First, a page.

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Significant Digits For Friday, Sept. 23, 2016

You’re reading Significant Digits, a daily digest of the telling numbers tucked inside the news.


7 percent

Donald Trump’s presidential campaign has paid $8.2 million to businesses owned by the candidate and his family, according to an analysis of federal campaign-finance filings. That’s about 7 percent of the $119 million the campaign has spent overall. [POLITICO]


60 to 80 percent

Facebook recently told advertisers that it has been systematically overestimating the time its users spent watching videos on the site by ignoring views that lasted less than three seconds. According to a letter that ad-buying agency Publicis Media sent to clients, Facebook overestimated average viewing time by 60 to 80 percent for the two years in question. [The Wall Street Journal]


$1.16 million

The Clintons bought the house next door to theirs in Chappaqua, New York for $1.16 million. That puts them at two-thirds of a Kennedy Compound. The write-up in the Post is so full of salt you’d need to disclose it on menus. [The New York Post]


$1.6 million

The Secret Service compensates campaigns for the travel of its agents. The Clinton campaign has so far received $2.6 million, while Trump’s has received $1.6 million. But since Trump controls the company that owns the plane, he’s getting that cash personally in the end. [POLITICO]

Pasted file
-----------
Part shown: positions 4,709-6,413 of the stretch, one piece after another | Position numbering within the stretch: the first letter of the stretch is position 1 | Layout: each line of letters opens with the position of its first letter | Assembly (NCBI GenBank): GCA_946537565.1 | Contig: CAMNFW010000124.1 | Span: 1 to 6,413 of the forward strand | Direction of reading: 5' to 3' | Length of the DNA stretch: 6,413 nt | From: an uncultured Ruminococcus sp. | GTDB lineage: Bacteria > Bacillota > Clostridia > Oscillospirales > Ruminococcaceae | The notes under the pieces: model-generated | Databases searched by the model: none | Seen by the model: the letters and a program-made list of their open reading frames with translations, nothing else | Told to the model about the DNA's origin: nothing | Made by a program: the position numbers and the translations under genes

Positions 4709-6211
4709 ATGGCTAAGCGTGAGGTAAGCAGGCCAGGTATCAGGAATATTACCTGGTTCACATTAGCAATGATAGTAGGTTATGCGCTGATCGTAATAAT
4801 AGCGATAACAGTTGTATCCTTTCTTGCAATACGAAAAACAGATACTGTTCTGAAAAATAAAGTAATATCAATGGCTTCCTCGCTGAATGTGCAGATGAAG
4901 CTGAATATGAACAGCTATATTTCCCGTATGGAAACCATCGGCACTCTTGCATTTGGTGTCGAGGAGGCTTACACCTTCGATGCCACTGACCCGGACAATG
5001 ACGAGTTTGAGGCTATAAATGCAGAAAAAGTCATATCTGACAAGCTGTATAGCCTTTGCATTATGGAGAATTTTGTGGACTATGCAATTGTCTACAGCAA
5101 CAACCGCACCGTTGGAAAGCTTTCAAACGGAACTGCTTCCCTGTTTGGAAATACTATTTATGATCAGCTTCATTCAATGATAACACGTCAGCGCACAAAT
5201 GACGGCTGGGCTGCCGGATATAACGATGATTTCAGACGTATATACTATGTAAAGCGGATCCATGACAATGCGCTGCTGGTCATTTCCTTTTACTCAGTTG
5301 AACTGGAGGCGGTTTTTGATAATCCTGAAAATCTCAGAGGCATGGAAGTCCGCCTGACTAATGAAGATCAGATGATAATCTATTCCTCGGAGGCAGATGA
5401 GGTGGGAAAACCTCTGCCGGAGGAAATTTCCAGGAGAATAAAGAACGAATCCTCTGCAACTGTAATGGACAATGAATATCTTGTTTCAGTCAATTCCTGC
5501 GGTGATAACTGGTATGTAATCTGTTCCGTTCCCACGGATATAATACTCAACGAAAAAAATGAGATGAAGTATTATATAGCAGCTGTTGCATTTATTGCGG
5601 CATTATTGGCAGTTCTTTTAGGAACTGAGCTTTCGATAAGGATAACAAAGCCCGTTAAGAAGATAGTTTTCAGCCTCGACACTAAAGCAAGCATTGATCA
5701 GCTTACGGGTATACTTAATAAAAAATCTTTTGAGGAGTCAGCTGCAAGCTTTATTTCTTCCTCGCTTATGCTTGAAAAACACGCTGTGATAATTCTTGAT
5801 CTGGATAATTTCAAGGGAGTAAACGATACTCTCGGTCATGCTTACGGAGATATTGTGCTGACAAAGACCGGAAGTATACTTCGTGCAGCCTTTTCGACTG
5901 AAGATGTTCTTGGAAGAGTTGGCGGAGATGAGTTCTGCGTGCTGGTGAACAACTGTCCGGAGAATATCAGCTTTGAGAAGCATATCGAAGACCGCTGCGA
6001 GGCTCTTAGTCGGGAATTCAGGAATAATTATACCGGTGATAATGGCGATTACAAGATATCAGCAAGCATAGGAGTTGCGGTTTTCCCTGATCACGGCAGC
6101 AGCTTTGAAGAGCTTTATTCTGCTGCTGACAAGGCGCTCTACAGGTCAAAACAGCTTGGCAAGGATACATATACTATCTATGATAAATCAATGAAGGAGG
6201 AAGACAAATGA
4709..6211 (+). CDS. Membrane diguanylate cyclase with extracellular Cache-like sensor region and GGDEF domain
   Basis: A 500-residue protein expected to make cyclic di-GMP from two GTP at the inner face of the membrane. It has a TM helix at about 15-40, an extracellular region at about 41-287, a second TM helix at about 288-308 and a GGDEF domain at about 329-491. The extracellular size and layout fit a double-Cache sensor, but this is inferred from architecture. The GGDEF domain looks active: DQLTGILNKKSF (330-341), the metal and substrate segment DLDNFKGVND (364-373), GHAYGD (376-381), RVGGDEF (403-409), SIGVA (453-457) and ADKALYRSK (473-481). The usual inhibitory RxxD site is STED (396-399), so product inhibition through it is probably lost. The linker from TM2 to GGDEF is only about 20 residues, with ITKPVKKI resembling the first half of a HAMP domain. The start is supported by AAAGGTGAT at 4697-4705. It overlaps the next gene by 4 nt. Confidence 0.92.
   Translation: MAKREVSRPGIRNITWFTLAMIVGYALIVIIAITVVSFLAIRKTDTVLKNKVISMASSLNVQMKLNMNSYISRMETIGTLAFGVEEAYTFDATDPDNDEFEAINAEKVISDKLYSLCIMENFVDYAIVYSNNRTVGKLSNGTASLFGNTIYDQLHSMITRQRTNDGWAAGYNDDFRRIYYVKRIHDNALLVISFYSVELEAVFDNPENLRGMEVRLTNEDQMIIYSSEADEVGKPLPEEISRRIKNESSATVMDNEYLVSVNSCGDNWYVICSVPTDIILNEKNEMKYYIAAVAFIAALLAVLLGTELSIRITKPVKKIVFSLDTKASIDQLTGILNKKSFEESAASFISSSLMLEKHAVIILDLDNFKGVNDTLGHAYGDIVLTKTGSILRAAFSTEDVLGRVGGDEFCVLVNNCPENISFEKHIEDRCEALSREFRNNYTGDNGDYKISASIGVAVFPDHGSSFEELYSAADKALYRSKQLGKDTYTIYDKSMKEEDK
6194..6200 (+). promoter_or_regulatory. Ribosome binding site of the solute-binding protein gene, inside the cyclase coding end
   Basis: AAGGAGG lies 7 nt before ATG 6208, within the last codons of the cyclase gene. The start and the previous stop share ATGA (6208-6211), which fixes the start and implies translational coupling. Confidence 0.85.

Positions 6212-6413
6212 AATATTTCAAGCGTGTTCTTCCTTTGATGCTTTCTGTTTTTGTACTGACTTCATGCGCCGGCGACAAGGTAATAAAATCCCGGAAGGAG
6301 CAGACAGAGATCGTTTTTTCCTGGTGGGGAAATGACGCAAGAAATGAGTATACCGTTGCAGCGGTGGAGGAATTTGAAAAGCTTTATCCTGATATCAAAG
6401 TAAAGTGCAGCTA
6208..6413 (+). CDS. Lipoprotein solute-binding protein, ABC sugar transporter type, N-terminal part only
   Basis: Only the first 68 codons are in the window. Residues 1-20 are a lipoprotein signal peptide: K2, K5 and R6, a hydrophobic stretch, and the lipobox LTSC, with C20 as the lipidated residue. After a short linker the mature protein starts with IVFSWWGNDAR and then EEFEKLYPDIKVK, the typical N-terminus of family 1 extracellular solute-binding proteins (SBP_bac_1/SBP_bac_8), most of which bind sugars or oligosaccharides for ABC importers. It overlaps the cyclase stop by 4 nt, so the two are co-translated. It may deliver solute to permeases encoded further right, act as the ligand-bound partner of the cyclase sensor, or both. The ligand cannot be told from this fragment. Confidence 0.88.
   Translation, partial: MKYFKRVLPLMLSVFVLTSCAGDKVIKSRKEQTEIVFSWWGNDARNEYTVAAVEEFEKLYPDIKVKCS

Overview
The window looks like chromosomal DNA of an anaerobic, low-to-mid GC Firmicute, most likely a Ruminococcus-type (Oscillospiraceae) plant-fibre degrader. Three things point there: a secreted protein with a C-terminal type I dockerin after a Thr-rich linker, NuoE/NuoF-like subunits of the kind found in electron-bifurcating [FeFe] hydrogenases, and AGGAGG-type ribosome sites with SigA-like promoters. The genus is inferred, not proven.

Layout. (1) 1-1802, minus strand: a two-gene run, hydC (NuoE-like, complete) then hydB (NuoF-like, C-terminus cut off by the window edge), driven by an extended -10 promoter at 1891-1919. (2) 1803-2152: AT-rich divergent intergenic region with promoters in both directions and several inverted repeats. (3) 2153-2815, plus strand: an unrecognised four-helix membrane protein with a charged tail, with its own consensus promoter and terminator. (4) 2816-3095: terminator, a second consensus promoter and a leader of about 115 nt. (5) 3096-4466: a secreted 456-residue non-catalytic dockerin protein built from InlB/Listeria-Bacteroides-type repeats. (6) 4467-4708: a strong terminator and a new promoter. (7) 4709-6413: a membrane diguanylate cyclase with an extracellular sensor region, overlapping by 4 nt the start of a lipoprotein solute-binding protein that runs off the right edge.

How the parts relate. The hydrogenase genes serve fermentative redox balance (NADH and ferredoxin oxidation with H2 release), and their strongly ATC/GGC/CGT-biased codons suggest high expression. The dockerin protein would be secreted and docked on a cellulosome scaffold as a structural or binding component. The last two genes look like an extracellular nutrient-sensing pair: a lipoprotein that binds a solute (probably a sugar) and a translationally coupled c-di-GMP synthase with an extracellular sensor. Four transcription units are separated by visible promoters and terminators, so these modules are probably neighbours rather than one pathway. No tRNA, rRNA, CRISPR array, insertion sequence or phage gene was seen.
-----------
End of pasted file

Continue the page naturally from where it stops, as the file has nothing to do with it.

95 million

Number of credit cards JPMorgan Chase issues annually, 60 percent of which come from a single manufacturing facility in Ohio. The company recently released the Chase Sapphire Reserve card, which has substantial rewards that have credit cards obsessives — yes they exist — freaking out about the possibilities. The manufacturing facility moved two years’ worth of the cards in less than a month. [Bloomberg]


500 million

Yahoo! disclosed that hackers had stolen user information associated with 500 million accounts. The company said a “state sponsored actor” was behind the breach, which occurred in late 2014. [CNN]


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Walt Hickey was FiveThirtyEight’s chief culture writer.

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